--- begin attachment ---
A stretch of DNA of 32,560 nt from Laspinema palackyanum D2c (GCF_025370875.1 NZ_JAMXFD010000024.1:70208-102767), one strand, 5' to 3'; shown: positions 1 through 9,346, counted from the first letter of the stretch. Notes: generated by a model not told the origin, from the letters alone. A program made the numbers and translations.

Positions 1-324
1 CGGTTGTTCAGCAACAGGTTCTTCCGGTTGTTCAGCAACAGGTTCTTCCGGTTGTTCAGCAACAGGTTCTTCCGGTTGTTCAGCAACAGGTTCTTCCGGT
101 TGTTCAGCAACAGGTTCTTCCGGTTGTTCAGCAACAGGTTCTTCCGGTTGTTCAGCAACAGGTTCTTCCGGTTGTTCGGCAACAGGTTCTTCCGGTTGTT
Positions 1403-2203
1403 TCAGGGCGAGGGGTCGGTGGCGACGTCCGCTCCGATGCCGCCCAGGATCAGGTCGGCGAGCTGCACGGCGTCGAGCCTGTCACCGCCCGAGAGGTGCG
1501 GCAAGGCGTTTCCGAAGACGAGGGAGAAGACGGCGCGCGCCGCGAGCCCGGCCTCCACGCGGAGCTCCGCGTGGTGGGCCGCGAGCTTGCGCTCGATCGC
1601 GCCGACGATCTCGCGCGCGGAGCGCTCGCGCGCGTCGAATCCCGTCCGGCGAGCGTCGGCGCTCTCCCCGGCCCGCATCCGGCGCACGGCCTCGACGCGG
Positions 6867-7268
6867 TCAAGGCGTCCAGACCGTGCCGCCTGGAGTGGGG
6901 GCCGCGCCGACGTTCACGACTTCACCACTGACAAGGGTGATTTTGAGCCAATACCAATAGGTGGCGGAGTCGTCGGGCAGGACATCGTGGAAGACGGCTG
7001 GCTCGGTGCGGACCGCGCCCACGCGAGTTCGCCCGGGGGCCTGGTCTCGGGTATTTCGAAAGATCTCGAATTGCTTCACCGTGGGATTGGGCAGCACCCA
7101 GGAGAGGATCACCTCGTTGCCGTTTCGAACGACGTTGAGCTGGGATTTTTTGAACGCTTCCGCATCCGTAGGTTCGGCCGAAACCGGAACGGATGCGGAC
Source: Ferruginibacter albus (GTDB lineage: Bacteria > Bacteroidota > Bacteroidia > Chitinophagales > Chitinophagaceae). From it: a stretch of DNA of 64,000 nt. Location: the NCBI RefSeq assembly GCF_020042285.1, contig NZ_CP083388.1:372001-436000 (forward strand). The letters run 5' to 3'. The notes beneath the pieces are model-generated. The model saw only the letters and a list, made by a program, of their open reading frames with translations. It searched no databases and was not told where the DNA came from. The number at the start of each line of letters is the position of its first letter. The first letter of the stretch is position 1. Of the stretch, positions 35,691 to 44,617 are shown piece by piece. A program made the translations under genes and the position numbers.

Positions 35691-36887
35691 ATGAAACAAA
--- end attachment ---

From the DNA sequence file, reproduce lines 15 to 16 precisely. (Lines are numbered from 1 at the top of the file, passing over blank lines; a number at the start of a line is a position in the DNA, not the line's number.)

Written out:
Positions 35691-36887
35691 ATGAAACAAA